- The Health IT for Economic and Clinical Health (HITECH) Act has largely succeeded in spurring EHR use, a group of former national coordinators wrote in The New England Journal of Medicine. The authors argue while the systems aren't perfect, they have overall been beneficial.
- Countering that argument in NEJM are two health IT executives who say the effort has faltered because of lack of infrastructure and too much regulation.
- Both parties suggest the way forward is to embrace standards and more open platforms.
While HITECH got most providers adopting health IT, it overwhelmed them with regulatory requirements like Meaningful Use and an inability to easily share digital information. The two perspectives show the competing views of the value of the HITECH program.
It's no secret that providers weren't hip to the idea of the Meaningful Use program. Many saw it as being too regulation heavy and said vendors played catch-up from a product perspective after EHR Stage standards were set. In addition, many felt that EHR platforms were too clunky to propel healthcare into a digital age.
“In a sense, we gave clinicians suboptimal cars, didn't build roads, and then blamed them for not driving,” wrote John Halamka, Beth Israel Deaconess Memorial Center CIO, and Micky Tripathi, CEO of Massachusetts eHealth Collaborative.
On the other hand, the care delivery industry is largely reluctant to change, so a slight force of hand through financial incentives, such as what Meaningful Use provided, wasn't a bad idea in theory to help spur tech adoption among providers.
By and large, the program worked if it was being measured on adoption alone. The HITECH Act’s Meaningful Use incentive program encouraged fast-paced adoption of EHRs, increasing use at eligible hospitals from 3.2% before the program to 14.2% after, according to a recent study published in Health Affairs. However, real challenges remain in terms of interoperability and usability, the researchers said.
An earlier report by the Robert Wood Johnson Foundation concluded that while HITECH promoted health IT adoption, it failed to achieve its broader goal of establishing a “highly effective and efficient system” due to challenges in technology, finance, governance and privacy and security.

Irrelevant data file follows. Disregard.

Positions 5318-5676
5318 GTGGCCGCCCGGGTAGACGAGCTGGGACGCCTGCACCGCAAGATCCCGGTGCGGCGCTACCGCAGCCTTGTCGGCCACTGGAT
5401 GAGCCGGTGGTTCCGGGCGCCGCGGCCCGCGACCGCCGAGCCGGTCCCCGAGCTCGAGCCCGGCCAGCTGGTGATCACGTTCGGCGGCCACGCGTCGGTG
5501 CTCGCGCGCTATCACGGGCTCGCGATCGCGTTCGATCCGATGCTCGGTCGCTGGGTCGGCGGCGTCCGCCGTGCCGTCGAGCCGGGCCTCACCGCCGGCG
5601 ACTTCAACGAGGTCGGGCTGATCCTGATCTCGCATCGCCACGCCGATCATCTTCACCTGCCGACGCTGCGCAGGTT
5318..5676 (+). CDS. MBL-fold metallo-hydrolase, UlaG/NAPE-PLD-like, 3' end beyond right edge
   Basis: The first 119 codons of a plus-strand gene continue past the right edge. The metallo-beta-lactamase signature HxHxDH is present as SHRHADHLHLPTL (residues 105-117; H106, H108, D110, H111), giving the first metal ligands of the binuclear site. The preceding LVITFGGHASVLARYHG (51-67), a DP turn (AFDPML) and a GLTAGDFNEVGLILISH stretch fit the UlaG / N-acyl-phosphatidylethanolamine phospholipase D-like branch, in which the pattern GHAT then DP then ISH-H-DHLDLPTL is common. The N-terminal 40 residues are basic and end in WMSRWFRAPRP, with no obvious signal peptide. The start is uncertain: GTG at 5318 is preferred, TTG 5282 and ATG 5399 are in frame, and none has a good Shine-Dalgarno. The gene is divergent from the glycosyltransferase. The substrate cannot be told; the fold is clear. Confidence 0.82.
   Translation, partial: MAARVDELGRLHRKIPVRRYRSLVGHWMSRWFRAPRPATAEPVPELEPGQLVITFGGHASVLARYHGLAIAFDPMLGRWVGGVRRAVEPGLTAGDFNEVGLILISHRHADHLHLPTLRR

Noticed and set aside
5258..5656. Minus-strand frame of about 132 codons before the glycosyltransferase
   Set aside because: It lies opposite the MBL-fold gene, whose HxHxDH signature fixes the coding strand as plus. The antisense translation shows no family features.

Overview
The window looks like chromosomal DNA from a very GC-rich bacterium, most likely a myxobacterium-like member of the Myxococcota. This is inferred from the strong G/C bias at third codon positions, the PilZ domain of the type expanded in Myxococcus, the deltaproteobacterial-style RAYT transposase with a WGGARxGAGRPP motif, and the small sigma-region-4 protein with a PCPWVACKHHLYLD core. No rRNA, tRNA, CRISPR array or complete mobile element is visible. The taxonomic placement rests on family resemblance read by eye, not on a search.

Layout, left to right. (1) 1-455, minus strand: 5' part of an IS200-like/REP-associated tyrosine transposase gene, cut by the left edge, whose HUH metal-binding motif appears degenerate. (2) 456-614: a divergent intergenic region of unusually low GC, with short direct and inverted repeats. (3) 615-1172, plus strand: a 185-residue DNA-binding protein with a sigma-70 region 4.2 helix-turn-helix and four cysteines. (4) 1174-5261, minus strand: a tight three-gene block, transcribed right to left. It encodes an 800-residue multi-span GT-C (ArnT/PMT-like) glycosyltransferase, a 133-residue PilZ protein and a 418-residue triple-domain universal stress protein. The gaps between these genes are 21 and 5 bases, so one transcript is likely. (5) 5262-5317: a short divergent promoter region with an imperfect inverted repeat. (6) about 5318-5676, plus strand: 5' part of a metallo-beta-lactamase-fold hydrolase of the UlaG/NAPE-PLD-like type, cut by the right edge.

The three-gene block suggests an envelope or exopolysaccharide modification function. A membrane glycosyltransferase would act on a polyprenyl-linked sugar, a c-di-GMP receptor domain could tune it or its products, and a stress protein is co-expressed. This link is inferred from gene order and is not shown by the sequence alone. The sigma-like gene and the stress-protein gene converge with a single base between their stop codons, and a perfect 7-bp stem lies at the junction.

Past national coordinators used their skills and talents to help drive that adoption and former National Coordinator Dr. Vindell Washington told Healthcare Dive last year that interoperability wasn't really possible until EHR tech adoption reached a tipping point among providers.
The NEJM paper reflects the past coordinators forward thinking on furthering digital advancements in the healthcare industry.
“We also believe that health IT should be easier to use and capable of integrating and displaying information in meaningful, actionable ways,” wrote former ONC chiefs Dr. David Blumenthal, Dr. Farzad Mostashari, Dr. Karen DeSalvo and Washington.
The former national coordinators highlighted the National Coordinator role will be essential going forward to bring together stakeholders in the space. "The ONC also has an essential role in coordinating federal agencies in developing guidelines for technology deployment — collaboration that must be complemented by private-sector–led innovation," the authors concluded. "Federal partners, especially the Veterans Health Administration and the Department of Defense, can model new innovations that promote the seamless flow of information for care delivery."